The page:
You have lent your car to a friend, and your friend has caused a car accident while driving your car. Who is responsible and who will be paying for damages?
If your friend who is driving a car lent by you gets into a car accident, whether or not you would be required to foot the bill will depend on various factors, like your state laws, the conditions in your insurance policy, and the circumstances of the accident. Generally, the insurance company may cover a car accident caused by someone who has been driving your car. The insurance company may provide coverage in such cases only if your vehicle was taken by the person with your permission and also whether you were reasonable to grant that permission.
If the insurance company considers that you have been negligent in lending your car to your friend, they may decline to own liability to pay the bills. This clause is called the owner’s negligence. This is applicable in instances when you have loaned your car to your friend who does not have a valid driver’s license, or you loaned your car while your friend has been under the influence of alcohol. In such cases, your insurance company may refuse to pay for damages.
Reading the Fine Print
There may be situations when you have reasonably loaned your car to a friend and your friend gets into an accident; the insurance company may still deny paying for damages. You will have to read the fine print of the terms of your policy to determine the type of coverage applicable on your vehicle and whether the coverage is applicable for third party drivers as well. If your vehicle is to be driven by a third person on a regular basis, it is advisable to have that person included in your insurance policy.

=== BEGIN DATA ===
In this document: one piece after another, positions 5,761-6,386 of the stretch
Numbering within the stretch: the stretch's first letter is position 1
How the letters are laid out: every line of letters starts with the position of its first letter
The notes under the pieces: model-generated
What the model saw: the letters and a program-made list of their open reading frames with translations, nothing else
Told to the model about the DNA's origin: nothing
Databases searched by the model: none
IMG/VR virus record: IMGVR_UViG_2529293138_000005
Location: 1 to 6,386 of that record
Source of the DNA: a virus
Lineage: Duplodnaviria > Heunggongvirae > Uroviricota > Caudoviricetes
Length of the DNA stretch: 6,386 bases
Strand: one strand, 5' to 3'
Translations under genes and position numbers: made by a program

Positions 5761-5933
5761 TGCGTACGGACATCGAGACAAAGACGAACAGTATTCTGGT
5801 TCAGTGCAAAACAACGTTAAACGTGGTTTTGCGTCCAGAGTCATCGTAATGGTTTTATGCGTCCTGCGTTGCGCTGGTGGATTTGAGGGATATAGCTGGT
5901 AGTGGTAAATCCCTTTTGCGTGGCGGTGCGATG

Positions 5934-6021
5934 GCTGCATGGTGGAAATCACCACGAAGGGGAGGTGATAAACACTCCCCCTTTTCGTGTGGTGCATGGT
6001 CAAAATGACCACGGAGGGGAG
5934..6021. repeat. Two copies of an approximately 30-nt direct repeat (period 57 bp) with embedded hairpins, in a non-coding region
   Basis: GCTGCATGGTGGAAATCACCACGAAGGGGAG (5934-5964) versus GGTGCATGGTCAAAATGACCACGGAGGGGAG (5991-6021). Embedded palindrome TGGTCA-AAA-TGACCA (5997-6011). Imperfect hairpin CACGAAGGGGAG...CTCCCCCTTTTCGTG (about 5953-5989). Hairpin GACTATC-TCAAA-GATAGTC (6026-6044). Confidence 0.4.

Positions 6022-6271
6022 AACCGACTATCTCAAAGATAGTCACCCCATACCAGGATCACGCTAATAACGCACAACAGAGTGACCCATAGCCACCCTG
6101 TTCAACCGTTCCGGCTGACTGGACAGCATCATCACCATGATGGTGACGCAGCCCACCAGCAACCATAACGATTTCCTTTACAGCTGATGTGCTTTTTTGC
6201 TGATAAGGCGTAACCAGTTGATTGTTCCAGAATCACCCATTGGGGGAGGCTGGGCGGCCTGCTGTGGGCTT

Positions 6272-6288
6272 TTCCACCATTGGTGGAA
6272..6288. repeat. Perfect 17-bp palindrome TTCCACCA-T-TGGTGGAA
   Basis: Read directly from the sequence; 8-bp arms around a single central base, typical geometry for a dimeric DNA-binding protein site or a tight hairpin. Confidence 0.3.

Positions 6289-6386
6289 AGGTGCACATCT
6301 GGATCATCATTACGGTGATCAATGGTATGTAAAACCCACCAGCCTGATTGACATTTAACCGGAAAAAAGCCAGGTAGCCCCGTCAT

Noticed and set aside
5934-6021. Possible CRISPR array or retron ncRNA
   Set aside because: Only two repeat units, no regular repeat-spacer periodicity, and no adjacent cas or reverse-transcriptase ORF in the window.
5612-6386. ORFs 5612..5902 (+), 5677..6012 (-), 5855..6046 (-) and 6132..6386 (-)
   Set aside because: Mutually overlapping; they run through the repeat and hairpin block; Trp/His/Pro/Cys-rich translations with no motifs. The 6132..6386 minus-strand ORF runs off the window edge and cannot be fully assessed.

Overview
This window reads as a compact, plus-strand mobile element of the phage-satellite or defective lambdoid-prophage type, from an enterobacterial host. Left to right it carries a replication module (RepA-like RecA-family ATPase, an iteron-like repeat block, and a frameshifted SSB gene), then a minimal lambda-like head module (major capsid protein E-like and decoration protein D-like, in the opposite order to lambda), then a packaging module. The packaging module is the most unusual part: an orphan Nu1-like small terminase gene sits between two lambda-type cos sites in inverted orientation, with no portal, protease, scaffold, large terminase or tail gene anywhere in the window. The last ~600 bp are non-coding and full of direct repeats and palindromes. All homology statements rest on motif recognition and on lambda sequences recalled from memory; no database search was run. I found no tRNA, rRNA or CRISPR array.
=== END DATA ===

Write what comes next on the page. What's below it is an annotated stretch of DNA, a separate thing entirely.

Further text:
The “No-Fault Rule”
There is something called a “no-fault rule” which is applicable in twelve states. In these states, licensed drivers are required to make car injury claims for injuries sustained through their own personal injury coverage of their insurance policies. This coverage covers all injuries except for those deemed serious. Hence, you do not own any liability for damage coverage in these states except for the cases where the injuries sustained are severe, the treatment is expensive, or the injuries are permanent.
Whether you have been reasonable in lending your car to your friend is a difficult question and it does not have one answer when it comes to payment of damages for the accident caused by your friend who has been driving your car. It is, however, imperative that you report each and every accident involving your vehicle, whether you have been driving or someone else, to your insurance company. In case you are uncertain about your responsibility for a friend driving your car involved in an accident, you should contact a St. Louis car accident attorney for specific advice regarding the issue.
Call The Hoffmann Law Firm, L.L.C. at (314) 361-4242 to learn about your legal options and to resolve the case in a manner that is beneficial to all involved.